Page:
SHANGHAI – A couple of weeks ago, an interview with the Chinese auto-glass tycoon Cao Dewang sparked a heated discussion across China. Cao explained that his recent $600 million investment to establish a US manufacturing branch for his company, Fuyao Glass Industry Group, was driven largely by China’s high taxes, which Cao claims are 35% higher for manufacturers in China than in the US. Has the tax burden on Chinese enterprises really reached economically lethal levels?
Going strictly by the numbers, this does not seem to be the case. Measured as the ratio of the government’s fiscal revenue to GDP, China’s overall tax burden, according to the International Monetary Fund’s Government Finance Statistics Manual, is just over 29%. That is 10% less than the global average.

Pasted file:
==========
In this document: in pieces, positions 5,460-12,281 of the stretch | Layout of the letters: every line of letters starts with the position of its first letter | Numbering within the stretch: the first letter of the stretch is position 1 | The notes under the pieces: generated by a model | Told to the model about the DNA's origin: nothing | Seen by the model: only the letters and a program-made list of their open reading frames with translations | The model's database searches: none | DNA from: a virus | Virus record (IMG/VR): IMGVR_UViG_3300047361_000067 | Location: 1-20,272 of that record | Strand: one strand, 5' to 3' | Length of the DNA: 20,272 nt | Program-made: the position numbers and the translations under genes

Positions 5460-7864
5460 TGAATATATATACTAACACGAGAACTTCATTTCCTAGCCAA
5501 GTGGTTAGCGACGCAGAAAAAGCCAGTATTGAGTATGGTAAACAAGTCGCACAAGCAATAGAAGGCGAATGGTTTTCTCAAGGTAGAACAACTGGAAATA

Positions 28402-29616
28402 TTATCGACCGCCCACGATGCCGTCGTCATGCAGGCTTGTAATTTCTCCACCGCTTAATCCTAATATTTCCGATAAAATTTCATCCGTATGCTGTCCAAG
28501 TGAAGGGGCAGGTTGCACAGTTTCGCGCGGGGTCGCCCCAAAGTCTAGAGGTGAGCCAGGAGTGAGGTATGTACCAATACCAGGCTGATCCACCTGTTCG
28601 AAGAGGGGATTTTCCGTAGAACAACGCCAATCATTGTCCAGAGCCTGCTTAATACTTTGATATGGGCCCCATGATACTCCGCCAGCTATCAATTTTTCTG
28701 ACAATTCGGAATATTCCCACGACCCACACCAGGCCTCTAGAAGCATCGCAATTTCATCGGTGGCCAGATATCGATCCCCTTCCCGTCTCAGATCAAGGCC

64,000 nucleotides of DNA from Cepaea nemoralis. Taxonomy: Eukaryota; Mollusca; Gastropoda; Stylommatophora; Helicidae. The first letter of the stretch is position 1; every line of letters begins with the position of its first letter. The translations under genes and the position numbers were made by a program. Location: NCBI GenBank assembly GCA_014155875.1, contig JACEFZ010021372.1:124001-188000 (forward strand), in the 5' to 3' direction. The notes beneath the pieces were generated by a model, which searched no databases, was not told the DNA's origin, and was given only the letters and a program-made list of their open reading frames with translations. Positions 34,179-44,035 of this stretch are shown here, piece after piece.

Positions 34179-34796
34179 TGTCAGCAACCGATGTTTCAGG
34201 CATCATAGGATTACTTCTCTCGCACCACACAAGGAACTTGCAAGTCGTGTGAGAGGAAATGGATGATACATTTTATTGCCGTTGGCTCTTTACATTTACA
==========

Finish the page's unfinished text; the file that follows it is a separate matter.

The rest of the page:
Another way to measure the overall tax burden is to calculate the ratio of tax revenue and social security contributions to GDP. By that measure, China’s average tax burden from 2012 to 2015 was 23.4%, or 12% lower than the OECD countries. As a percentage of GDP, China’s tax revenues amount to about 18% – compared to around 26% of GDP in developed countries and around 20% in developing countries (in 2013) – and continues to decline.
Yet not everyone agrees that China’s tax burden is relatively low, especially at the firm level. A recent World Bank report indicates that the total tax rate for Chinese enterprises averaged 68%, putting China 12th in the world. This may be where Cao got his 35% manufacturing-tax figure. It is not clear, however, how the World Bank calculated its rate.